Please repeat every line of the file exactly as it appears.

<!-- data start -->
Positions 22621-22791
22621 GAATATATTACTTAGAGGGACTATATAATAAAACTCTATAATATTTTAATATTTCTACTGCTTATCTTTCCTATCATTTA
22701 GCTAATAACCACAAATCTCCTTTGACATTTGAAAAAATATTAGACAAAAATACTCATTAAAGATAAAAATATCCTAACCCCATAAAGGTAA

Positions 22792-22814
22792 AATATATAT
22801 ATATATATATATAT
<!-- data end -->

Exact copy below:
Positions 22621-22791
22621 GAATATATTACTTAGAGGGACTATATAATAAAACTCTATAATATTTTAATATTTCTACTGCTTATCTTTCCTATCATTTA
22701 GCTAATAACCACAAATCTCCTTTGACATTTGAAAAAATATTAGACAAAAATACTCATTAAAGATAAAAATATCCTAACCCCATAAAGGTAA

Positions 22792-22814
22792 AATATATAT
22801 ATATATATATATAT